7-Wine-Regions-in-New-Zealand-you-Need-to-Visit

7 Wine Regions in New Zealand you Need to Visit

Wine Circle magazine is perhaps known for its detailed description of New Zealand’s wine regions. We cover the sevenmost renowned wine regions, giving everything from the size to the wines offered.

Gisborne Wine Region

While slightly under 2,000 hectares Gisborne is known for its stunning scenery as well as some of the best vintages. Producing Merlot, Sauvignon Blanc, Chardonnay, Pinot Gris, and Viognier wines, Gisborne is critically acclaimed and satisfies every palate.

The third-largest producer in New Zealand, Wine Circle also covers the tours. Sunlit greenery and breath-taking vistas dominate this region, making it one of the most enjoyable tours before, during and after the wine tastings.

7 Wine Regions in New Zealand you Need to Visit Gisborne Wine Region - 7 Wine Regions in New Zealand you Need to Visit

Auckland Wine Region

Auckland is the capital of New Zealand and is positioned across a vast region of geographically diverse wine regions with a heavy emphasis on its volcanic enriched clay soil. This diversity provides variety in wines grown. Syrah, Merlot, Malbec, Pinot Gris, Cabernet Sauvignon, and Chardonnay predominate.

Hawke’s Bay Wine Region

The oldest winery region in New Zealand covers 10 hectares and is the second-largest producer in the country. The mild climate offers a long growing season and, as a result, produces an expansive variety of grapes. These include Syrah, Chardonnay, Cabernet Sauvignon, Malbec, Pinot Gris and Merlot.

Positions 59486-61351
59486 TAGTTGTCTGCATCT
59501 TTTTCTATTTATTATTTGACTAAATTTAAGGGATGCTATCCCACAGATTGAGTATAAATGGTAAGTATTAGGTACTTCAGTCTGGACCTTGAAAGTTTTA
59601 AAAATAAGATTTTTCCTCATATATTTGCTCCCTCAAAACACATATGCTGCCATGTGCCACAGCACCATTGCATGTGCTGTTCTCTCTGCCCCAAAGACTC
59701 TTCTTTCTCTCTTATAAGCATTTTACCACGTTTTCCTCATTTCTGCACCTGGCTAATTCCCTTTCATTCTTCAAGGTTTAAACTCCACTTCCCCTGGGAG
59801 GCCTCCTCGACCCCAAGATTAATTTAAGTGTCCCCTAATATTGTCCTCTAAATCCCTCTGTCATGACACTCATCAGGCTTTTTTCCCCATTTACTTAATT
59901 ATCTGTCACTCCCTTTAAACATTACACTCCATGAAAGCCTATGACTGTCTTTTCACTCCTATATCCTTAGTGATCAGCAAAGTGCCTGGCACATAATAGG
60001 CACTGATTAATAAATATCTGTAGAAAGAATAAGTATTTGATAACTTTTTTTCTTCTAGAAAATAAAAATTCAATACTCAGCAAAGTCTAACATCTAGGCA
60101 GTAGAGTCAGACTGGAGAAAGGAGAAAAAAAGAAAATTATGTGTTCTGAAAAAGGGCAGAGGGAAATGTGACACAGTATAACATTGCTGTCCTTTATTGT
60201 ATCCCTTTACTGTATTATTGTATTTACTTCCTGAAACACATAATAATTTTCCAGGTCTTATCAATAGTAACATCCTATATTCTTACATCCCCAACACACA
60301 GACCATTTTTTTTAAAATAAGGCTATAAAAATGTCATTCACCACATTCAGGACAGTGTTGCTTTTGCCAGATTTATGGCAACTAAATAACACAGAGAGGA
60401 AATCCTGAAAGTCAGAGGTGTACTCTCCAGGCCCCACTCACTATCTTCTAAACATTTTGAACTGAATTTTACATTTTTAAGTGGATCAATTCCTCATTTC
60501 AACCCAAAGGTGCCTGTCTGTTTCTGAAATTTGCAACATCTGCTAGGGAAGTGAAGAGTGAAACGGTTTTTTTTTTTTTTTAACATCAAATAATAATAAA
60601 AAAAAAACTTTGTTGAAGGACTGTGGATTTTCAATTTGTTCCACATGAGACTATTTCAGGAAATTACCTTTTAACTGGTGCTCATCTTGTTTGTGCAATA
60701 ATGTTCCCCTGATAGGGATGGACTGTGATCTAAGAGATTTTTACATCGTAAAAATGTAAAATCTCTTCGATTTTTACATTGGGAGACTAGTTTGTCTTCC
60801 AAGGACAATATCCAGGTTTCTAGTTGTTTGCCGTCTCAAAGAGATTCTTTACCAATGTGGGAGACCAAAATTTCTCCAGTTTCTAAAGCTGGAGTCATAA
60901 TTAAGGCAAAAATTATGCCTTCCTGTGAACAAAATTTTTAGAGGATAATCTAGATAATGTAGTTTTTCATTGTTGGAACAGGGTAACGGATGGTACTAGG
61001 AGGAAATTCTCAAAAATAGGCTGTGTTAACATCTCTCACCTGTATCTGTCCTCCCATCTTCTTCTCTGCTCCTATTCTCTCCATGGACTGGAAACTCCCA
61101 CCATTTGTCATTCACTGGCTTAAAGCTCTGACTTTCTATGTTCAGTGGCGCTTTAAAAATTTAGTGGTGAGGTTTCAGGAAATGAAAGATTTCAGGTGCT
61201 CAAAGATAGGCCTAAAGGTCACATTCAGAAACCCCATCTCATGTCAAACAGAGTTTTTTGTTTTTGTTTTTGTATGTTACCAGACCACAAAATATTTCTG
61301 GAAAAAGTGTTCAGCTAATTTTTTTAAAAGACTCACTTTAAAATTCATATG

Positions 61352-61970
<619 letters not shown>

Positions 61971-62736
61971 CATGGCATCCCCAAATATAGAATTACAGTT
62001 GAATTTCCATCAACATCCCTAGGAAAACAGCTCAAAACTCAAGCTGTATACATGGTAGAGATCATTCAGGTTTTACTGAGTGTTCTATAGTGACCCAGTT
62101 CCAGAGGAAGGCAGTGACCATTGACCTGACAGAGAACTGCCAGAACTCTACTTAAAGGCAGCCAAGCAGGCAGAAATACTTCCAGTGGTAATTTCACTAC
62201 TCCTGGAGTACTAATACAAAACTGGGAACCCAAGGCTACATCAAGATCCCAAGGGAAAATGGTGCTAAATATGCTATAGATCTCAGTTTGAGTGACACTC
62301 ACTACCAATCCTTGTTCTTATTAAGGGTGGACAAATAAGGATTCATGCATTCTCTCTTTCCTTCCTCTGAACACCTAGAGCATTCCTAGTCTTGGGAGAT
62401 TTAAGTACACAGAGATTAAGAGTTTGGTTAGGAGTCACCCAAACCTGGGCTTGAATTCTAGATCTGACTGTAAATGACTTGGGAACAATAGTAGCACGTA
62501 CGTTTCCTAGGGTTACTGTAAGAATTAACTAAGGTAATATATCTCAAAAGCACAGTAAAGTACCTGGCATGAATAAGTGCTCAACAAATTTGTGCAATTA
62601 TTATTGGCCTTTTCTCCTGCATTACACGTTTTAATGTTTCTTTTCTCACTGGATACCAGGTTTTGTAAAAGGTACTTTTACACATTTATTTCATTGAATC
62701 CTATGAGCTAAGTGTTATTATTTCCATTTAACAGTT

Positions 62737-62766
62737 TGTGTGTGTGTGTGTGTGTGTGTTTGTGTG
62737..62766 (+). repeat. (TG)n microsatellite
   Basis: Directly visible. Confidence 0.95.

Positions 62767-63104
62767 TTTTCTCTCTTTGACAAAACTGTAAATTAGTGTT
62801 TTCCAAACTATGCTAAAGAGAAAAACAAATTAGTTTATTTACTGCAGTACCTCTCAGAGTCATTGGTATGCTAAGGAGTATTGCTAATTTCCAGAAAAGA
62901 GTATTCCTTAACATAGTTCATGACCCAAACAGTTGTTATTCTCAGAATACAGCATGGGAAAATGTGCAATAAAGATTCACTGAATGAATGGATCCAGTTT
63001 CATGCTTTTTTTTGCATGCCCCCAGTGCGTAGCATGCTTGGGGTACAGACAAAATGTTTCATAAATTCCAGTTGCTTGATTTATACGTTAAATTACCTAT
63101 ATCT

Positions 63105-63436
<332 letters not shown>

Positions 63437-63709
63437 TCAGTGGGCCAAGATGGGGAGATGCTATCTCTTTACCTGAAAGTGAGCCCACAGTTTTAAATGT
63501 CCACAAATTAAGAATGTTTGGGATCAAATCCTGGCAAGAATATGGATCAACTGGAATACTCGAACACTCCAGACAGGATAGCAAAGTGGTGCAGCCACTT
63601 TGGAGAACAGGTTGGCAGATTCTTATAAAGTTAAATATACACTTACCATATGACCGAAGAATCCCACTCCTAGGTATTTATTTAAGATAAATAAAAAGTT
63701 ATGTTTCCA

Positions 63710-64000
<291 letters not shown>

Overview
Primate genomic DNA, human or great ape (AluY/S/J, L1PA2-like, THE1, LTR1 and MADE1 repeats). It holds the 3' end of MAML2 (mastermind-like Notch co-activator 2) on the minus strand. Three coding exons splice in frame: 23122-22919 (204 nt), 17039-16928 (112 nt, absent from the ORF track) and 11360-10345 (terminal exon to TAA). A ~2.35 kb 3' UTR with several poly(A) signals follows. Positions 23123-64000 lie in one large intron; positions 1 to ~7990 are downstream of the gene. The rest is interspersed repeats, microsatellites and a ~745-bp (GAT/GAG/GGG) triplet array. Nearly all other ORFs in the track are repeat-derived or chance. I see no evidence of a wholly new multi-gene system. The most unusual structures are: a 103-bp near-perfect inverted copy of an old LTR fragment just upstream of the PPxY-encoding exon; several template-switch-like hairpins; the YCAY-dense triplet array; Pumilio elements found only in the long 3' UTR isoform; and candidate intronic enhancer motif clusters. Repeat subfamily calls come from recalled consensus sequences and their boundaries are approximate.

The Central Otago Region

When you discuss famous wine regionsin New Zealand, Central Otago is always high on the list. The region consists of two islands, north and south. The terrain varies from high altitude snow-capped peaks and deep ravines to the milder climate of the northern island.

In the north, the flatter landscape allows for a great diversity of grapes to be grown. The southern island is known for some of the most intensely flavoured white wines anywhere, with bold and vivid distinctions that are worth trying.

Canterbury/Waipara Region

The Southern Alps, as they are called in New Zealand, are neighbours to this region. The climate is cool and dry and the growing season is exceptionally long. The result is wines of a flavour richness and intensity renowned throughout the country.

The dominant grape grown is the one used for the Pinot Noir wine, but Chardonnay and Sauvignon Blanc strains are well worth a try from the same soil and climate. At a little over 1400 hectares, its production nearing 3% of the country’s total is a notable accomplishment.

Nelson Wine Region

The region is often described as sunny and spectacular. A popular location for many tours with a mild climate and altitudes high and low. With such diversity, it grows Chardonnay, Pinot Noir and primarily Sauvignon Blanc. 1100 hectares and more than 2% of all wines are made here.

Marlborough Wine Region

This is the largest wine region in New Zealand. On almost 23,000 hectares, Marlborough produces over 75% of all New Zealand wines. This classic Mediterranean climate and the versatility of soils give Marlborough a diverse range of wine grapes.

The Sauvignon Blanc is the dominant wine but Chardonnay, Riesling, Pinot Noir, Viognier are grown as well.

When people around the world talk of New Zealand wines they are often referring to the major wine exporter of the country, the Marlborough region.